To watch the mind, as far as I understand, is to simply watch the mind without judging it. But there is a method, which teaches us to note sad when we are sad, dislike when we dislike something, happy when we are happy, etc..

How is this mental labeling different to judgemental mind?

Will this indirectly train someone's mind, to become more judgemental of oneself and others?

  • 1
    Should this question be re-titled "discernment vs. judgement in the labeling meditation"?
    – Andrei Volkov
    Sep 22 '15 at 11:36
  • @AndreiVolkov. Yes, I think that would be a good idea. As far as I can see, Samatha meditation is not mentioned in the question-body. This questions seems to be about Vipassana only.
    – user2424
    Sep 22 '15 at 12:00
  • Edit: Question-title edited to better reflect question-body. Feel free to roll-back if not agreeable.
    – user2424
    Sep 22 '15 at 12:02

I guess the big difference between mentally noting vs judging what you are experiencing is the degree of objectivity. Noting helps you to perceive your experiences with clarity, which should in turn allow you to gain wisdom through insight into the nature of all experiences/phenomena. For example, if you are experiencing sadness and you note, "sad" you remain impartial. In this way, you clearly observe and experience the feeling of sadness. Your field of experiential perception remains unhindered by inner conflict (reacting to the sadness, rather than just noting it) and you are able to understand the ultimate reality of your sadness. This, applied to all experiences, should also allow you to develop equanimity, one of the seven factors of enlightenment.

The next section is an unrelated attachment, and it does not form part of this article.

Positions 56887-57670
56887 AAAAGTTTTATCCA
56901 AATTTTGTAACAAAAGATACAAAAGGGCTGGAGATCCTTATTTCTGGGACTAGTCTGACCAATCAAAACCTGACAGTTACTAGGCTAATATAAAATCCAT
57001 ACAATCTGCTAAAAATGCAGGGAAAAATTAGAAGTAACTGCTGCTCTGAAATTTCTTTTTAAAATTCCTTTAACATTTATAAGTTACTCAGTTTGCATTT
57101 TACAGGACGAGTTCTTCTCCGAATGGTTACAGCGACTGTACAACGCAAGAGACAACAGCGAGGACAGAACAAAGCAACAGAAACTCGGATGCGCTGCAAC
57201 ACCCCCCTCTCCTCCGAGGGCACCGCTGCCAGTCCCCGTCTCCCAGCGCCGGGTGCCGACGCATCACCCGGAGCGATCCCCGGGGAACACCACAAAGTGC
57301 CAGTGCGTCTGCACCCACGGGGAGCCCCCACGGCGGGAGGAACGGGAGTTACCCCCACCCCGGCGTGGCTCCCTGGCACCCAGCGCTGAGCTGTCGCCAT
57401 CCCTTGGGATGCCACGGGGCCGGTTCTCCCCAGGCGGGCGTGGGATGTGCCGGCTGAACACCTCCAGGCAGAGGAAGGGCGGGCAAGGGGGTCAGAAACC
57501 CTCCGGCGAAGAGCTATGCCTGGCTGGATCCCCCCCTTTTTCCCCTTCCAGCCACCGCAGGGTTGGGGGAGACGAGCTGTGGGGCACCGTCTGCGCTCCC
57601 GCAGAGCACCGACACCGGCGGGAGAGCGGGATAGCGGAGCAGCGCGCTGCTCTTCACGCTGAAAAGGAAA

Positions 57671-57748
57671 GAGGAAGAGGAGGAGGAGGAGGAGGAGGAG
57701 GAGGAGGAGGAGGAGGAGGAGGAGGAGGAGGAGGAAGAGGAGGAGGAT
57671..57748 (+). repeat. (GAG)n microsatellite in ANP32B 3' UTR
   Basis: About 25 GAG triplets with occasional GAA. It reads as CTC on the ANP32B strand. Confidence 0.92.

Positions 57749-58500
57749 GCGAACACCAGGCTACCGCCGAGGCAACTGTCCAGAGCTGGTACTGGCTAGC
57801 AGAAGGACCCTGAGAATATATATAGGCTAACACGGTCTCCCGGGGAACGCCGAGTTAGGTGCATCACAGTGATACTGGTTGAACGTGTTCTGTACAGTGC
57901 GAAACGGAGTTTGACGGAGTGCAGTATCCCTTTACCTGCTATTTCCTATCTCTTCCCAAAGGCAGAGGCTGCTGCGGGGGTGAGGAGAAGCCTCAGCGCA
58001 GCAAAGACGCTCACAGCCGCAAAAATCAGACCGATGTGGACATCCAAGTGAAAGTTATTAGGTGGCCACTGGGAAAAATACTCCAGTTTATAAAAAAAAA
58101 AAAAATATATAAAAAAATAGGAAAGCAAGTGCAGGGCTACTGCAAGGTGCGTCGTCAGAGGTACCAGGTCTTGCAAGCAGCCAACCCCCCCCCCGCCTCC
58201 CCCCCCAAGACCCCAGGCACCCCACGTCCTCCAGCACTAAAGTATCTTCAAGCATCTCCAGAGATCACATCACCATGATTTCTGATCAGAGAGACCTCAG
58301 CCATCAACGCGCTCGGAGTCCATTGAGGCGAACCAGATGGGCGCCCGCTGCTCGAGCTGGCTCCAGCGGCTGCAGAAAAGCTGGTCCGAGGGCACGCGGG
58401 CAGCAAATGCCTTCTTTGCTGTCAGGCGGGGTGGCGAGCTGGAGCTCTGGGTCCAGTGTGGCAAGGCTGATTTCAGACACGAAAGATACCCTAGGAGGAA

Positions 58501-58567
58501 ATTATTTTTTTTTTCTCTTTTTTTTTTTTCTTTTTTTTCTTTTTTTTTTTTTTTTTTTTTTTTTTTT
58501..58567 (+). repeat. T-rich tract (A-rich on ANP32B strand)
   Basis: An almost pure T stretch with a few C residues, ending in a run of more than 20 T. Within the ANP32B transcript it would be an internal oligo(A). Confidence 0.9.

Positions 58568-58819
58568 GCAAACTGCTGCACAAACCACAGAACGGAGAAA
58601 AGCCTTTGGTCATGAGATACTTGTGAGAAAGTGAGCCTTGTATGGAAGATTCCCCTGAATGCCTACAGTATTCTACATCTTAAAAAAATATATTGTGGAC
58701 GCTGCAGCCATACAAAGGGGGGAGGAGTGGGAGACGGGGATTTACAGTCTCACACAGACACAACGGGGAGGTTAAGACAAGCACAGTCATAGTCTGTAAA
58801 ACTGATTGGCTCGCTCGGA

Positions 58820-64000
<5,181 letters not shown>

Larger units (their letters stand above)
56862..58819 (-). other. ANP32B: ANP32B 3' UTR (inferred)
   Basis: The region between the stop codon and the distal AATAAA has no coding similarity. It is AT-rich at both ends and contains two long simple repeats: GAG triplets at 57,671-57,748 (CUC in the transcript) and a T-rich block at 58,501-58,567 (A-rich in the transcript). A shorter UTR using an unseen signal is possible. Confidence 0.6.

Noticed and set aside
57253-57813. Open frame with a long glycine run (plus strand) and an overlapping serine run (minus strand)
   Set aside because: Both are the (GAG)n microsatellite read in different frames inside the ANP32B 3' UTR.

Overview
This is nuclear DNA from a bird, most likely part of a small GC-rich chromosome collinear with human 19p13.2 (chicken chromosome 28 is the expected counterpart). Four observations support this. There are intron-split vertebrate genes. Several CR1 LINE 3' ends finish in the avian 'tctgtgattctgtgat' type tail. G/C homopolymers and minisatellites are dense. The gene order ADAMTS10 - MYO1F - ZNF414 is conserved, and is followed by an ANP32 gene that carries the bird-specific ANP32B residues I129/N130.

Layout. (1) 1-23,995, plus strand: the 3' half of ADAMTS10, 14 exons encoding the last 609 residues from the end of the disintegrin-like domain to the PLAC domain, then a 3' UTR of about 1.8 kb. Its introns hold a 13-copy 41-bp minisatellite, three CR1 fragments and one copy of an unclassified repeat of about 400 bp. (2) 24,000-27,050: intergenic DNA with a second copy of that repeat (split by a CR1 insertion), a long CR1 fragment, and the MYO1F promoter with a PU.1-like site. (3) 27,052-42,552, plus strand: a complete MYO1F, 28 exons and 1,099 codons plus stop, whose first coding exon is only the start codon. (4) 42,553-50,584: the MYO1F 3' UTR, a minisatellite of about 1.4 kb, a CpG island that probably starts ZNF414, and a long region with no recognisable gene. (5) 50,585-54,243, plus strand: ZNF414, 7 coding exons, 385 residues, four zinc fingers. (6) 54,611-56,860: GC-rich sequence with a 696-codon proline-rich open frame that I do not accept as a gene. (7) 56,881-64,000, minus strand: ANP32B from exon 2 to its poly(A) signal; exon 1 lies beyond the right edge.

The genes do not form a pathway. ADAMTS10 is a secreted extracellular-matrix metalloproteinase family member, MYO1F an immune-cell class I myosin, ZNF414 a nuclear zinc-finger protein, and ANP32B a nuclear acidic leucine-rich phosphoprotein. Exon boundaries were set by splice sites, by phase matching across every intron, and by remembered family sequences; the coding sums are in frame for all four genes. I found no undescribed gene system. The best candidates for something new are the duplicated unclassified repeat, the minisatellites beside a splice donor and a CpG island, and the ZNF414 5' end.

Conversely, if you experience sadness and mentally oppose the sadness, you fail to remain objective through your experience and hinder your ability to perceive and learn about/come to understand your experience. This obviously prevents equanimity but, perhaps more importantly, prevents one from clear comprehension of events (such as a sad state of mind) and thus prevents insight into the nature of such events.

So, the "mental-labeling" technique, as described by the Venerable Mahasi Sayadaw, is actually intended (and more likely than not) to help one become LESS judgmental to oneself and others.



Mental labeling is the act of saying 'sad' or 'happy', when such thoughts occur, without wanting anything to be different. The last part is important, because it means we are recognizing our states for what they are, but not judging them from the perspective of generating aversion of craving.

Judging always has a little flavor of wanting or 'not wanting', or at least an opinion about something being good or bad. Labelling on the other hand is recognizing (and being with) what's there without any of the attached filters of the mind as Joseph Goldstein calls them.

Perhaps not directly related to your question, but cultivating the right state of mind does sometimes involve discerning. However, the difference is in what we discern. We only discern our own state of mind as either skillful or unskillful in dealing with what is arising in the present moment. We do not judge that which is arising however.

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